Saturday, November 19, 2011



“Canada is state-of-the-art colonialism — perfect,

immaculate, pure. Double think is a seminal characteristic of Canadian citizenship. Blink your eyes and you're a nation, blink your eyes

and you're a colony, blink your eyes...

Michael Hollingsworth

The current production of VideoCabaret’s The Life and Times of Mackenize King is a glorious and irreverent look at a period in Canadian History, like so much global history, ripe with corruption, controversy, and the tragicomic misadventures of politicians struggling with and prancing through a particularly sinister period dominating the first half of the twentieth century and setting the world stage for utter chaos that continues to unfold on a daily basis. The presence of Hitler is woven into this installment of Hollingsworth’s 15 play cycle in a seamless narrative fashion, highlighting the ways in which various national forces grappled with the dictator’s heinous politics, and their own, in ways that reveal our own nation’s forays into very tyrannical regimes.

The ensemble cast is impeccable, and the brilliance of the overall design one has come to expect from the VideoCabaret team, housed in the small black box of the Cameron House back room, is in fine form. Astrid Janson’s costumes utilize a kind of fabulous pastiche effect that delineates the bleak tones of war alongside the lush, at times ludicrous emotional and material shades of the upper classes, while a continuous score by Brent Snyder is assembled as a pitch perfect counterpoint to the text as actors deliver operatic/melodramatic performances dependent upon perfect timing and tremendous vocal versatility.

Hollingsworth’s History of the Village of the Small Huts cycle is legendary. The re-mounts of past years, and the current offering at the Cameron, are always welcome additions to any new theatre season. The politics of Hollingsworth’s work continue to age well through the lens of a radical eye for the corruptions and contradictions that history is so often known for. In 2011, what with worldwide mayhem and the right to speak out in the form of occupations across the continent being threatened, not to mention a mayor who scrambles to shut everything down at the drop of hat, it is not very difficult to see how Hollingsworth’s plays might have sparked controversy early in his career, and how the work could still ignite fervent debate among conservative contemporary circles.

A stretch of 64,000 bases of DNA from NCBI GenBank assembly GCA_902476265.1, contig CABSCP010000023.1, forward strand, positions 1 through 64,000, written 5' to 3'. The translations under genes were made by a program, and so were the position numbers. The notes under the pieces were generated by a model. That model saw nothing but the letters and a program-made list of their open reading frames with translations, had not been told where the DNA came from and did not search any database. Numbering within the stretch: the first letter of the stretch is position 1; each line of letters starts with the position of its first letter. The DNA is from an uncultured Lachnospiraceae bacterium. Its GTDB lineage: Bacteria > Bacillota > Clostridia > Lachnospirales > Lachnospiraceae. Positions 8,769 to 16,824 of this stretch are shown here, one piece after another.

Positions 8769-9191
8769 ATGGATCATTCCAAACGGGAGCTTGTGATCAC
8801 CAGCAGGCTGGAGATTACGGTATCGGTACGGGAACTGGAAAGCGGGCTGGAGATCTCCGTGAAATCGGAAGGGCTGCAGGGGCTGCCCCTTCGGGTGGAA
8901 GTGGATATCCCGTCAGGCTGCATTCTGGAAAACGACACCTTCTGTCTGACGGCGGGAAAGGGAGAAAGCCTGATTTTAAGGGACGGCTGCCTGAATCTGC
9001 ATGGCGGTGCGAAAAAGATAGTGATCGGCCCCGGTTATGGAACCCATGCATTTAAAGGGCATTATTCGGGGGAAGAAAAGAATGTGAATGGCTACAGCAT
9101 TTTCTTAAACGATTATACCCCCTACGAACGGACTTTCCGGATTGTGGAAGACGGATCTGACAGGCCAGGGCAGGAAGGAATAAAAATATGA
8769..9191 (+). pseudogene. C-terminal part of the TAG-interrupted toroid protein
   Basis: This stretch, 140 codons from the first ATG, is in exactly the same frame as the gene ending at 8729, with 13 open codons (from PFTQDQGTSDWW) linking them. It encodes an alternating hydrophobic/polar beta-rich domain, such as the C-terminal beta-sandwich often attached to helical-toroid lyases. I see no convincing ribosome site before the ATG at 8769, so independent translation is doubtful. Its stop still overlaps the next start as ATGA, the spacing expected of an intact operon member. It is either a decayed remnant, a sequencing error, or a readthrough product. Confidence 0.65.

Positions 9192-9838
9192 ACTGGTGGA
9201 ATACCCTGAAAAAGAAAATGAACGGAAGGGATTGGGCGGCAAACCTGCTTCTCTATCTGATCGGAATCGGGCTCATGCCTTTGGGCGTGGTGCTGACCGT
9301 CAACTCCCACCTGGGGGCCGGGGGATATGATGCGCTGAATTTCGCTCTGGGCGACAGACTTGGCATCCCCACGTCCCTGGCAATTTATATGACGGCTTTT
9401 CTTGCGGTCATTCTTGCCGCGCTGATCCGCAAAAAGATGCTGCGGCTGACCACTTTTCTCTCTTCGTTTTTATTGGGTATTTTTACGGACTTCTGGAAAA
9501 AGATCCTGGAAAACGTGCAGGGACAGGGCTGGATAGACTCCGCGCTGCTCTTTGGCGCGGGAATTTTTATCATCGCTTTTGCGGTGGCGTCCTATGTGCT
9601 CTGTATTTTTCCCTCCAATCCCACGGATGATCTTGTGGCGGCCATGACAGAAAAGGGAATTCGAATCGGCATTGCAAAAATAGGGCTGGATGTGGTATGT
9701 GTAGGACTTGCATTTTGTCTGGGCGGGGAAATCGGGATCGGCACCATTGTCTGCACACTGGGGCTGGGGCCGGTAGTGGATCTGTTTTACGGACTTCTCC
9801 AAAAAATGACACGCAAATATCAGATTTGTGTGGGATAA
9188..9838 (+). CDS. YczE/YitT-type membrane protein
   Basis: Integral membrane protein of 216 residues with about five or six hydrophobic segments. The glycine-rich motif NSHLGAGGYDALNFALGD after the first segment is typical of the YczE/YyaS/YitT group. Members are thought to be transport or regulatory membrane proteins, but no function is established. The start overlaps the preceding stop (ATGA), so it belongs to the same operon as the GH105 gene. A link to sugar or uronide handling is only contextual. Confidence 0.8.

Despite the fact that these perfect theatrical gems, in the form of scathing history plays, frequently display qualities that could, with the funding of a very wealthy producer/benefactor, lend themselves to a fabulous repertory season that expands the impeccable black box quality into an expansive epic of phantasmagoric national proportions, it is comforting to know that the work has endured and can still be found within the small, intimate confines of an historic venue in downtown Toronto. But wouldn’t it be grand, and brilliantly unnerving, to see them all at the Shaw or the Stratford Festival, or as part of the Mirvish Empire, with Mr. Harper and Mr. Ford front row centre, fresh from their latest buddy barbeque and about to have their precious national histories ‘roasted.’

The Life and Times Of Mackenzie King runs at the Camerin House until December 10th, The Cameron House, 408 Queen Street West, 416-703-1725,


Thomson Highways The Rez Sisters tells a very simple, poignant, story in a lively at times comic fashion that presents a timeless tale of camaraderie, struggle, and friendship among a group of women living on a Northern reservation. Replete with a meta-theatrical bingo game, and a trickster who acts as a silent and eloquent figure shadowing and intervening upon the women’s actions, then blossoming into a boisterous emcee at the biggest bingo game in the world, the piece moves seamlessly in and out of diverse emotional tones that evoke both laughter and tears.

Factory Theatre's current production of this 1986 masterpiece, under the direction of Ken Gass, has imposed a Wizard of Oz/Yellow Brick road tone to the narrative as sets by Gillian Gallow evoke a burgeoning yet buried house and a winding path to a glittering urban centre. Gass has utlized the playing space to full advantage as the eight women move about the area with a playful ease, inhabiting their characters with a diverse and expansive grace and a layered charismatic charm.